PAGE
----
"Two roads diverged in a wood, and I—I took the one less traveled by, and that has made all the difference." - Robert Frost
Change is accelerating. Uncertainty is increasing. And today, more than ever, we need to focus our time on opportunities that will benefit our lives. We need to identify these opportunities before they slip away.
What if you could accurately assess the value of an opportunity, compare it with other opportunities, and choose the one most likely to bring you success? That's leverage.
Understanding how opportunity works will help you make better decisions about where to focus your time and resources.
But the term "opportunity" is abstract, and everyone has a different definition of what it means. So in this article, we'll break it down so you can better capitalize on opportunities in your life.
The Facets of Opportunity
Opportunities are all around us. But they're often hidden from our awareness.
Like facets on a diamond, having multiple definitions of "opportunity" allows the word to sparkle with more clarity and precision. This helps you better consider and predict which opportunities are best for accomplishing your goals.
In other words, you'll have an accurate map of how to best invest your time.
Here are three key facets of opportunity.
1. The Origins of Opportunity
The word "opportunity" first came into use in the 14th century. It comes from the Latin word "opportunus," which is derived from the two Latin words "ob" and "portus."
"Ob" means toward, to, or in the direction of. "Portus" means a port or harbor. Thus, opportunus meant a favorable time to move towards a port or harbor.
Consider the implications of missing an opportunity to dock your ship. You're afloat at sea, unable to find shelter and unload your cargo as quickly as possible. Storms could leave you shipwrecked, and you'd be exposed to ocean raiders or pirates. Not good.
Opportunity, then, is a window of time during which an action must be taken to achieve a desired outcome.
A couple of centuries ago, not being able to dock your ship in a harbor could lead to severe consequences, possibly life or death. In modern times, opportunities aren't as life-threatening, but are still crucial for creating desired outcomes in your life.
Some opportunities are so fleeting that they can be gone in the blink of an eye. Others may last for years. Either way, they require quick thinking and decisive action.
2. Weigh the Potential Value of Every Opportunity
An opportunity is potential value.
By value, I'm referring to the possibility of fulfilling your needs, accomplishing goals, and avoiding the loss of something.
We face opportunities every day. Depending on what matters most to you, you might have the opportunity to buy a new car, start a new business, build a relationship, or improve your health. Your values dictate which opportunities you choose.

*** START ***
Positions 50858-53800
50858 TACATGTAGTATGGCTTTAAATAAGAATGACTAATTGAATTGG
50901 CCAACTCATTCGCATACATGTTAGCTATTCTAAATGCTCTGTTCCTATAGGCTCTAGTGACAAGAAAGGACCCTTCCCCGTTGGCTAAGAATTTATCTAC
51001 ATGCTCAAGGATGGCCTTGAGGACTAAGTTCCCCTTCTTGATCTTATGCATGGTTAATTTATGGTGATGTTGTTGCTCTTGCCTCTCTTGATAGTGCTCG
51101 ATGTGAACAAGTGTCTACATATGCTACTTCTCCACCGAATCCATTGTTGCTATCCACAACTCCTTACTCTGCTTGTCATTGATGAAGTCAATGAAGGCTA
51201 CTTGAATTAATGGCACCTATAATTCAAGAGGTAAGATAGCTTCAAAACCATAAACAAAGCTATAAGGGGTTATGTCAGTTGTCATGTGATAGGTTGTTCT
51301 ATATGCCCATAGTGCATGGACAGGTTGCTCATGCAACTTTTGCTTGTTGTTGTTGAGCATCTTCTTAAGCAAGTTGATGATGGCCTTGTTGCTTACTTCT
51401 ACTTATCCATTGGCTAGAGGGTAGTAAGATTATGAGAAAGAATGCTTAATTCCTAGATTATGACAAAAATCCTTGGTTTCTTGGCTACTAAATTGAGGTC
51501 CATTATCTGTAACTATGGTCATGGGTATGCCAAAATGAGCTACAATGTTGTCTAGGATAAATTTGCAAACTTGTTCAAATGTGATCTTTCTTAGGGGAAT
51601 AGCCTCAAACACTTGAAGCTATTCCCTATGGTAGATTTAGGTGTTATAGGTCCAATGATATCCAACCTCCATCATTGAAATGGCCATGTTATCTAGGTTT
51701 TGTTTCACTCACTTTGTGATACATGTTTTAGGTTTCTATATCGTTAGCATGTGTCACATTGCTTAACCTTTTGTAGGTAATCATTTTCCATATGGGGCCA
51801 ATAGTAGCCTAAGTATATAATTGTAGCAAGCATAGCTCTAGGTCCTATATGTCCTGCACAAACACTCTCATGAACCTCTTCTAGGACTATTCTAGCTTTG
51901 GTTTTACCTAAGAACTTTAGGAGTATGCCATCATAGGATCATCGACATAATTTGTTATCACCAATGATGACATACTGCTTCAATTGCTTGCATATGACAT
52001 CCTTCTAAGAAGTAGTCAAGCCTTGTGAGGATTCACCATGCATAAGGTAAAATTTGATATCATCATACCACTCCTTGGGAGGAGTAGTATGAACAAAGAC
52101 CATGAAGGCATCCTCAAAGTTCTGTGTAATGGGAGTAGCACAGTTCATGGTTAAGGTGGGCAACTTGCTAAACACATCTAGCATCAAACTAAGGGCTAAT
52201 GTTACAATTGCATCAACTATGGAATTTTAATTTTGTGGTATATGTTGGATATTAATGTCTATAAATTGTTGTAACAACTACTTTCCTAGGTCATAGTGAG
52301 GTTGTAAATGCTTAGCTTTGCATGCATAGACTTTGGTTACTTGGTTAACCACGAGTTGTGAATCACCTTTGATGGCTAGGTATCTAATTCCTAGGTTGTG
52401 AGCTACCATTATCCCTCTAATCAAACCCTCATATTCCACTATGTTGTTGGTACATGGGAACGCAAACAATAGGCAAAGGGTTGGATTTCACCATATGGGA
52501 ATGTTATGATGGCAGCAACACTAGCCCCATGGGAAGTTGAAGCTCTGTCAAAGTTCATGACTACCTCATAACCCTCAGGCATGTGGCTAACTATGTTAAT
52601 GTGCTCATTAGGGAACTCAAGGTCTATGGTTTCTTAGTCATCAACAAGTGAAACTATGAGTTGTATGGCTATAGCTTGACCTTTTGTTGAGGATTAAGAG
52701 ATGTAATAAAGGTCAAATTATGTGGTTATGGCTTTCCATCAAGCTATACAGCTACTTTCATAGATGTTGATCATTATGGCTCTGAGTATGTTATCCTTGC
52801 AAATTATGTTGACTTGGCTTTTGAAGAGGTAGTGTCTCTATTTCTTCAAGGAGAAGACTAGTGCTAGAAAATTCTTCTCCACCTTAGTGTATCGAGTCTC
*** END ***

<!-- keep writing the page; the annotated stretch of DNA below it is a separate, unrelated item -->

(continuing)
Eben Pagan contributes to this definition in his book, Opportunity, by defining it as "the heart of entrepreneurship."
An opportunity, in an entrepreneurial context, involves finding ways of producing value in the economy. Marketing and sales attempt to persuade an audience about the potential value the company offers. And the product or service aims to actualize this potential value into tangible results.
It's important to remember that not all opportunities are created equal. Some are worth pursuing, while others are not. The opportunities that have a greater "potential value" are more worthwhile investments.
3. Opportunity is Arbitrage
Arbitrage is the process of taking advantage of a price difference between two or more markets.
For example, you might buy a stock or commodity in one market and then sell it in another market at a higher price.
You're buying low and selling high with a high level of certainty.
Arbitrage is a common practice in the financial world, but it can also be used in other areas of life.
For example, you might arbitrage your time. By working in a low-paying job for a short period of time, you can gain skills and experience that will allow you to get a higher-paying job in the future. This provides you with a career advancement opportunity, especially if you have less experience.
Or you might arbitrage your location by living in a cheaper area. You can save money and then invest it in a business or real estate venture in the future.
The key to successful arbitrage is to spot an opportunity where you can leverage short-term costs (investment of time and resources) to generate long-term value.
What's Your Definition of Opportunity?
The better you understand the concept of opportunity, the more precisely you can analyze, estimate, predict, explain, and decide which opportunities are best.
Several people view opportunity as a matter of "luck." They believe that opportunities are largely contingent on external factors outside of their control.
There's truth to this. But luck is not a reliable strategy for success. It's disempowering to wait around for conditions to be perfect. Instead, view opportunities as something YOU can generate. Actively look for ways to produce value and utilize the potential value that exists around you.
You can only benefit from luck if you're prepared for opportunities. This is something you have control over, and requires you to be proactive.
Audit your definition of opportunity. Are you waiting for favorable conditions before you take action? Or are you generating your own options?
By understanding the different facets of opportunity, we can better utilize our time to create potential value and accomplish our goals. Opportunity is all around us. It's up to us to find it.
Want to learn more about leveraging opportunities? Check out our article: The Importance of Opportunity Cost and Making Wiser Decisions.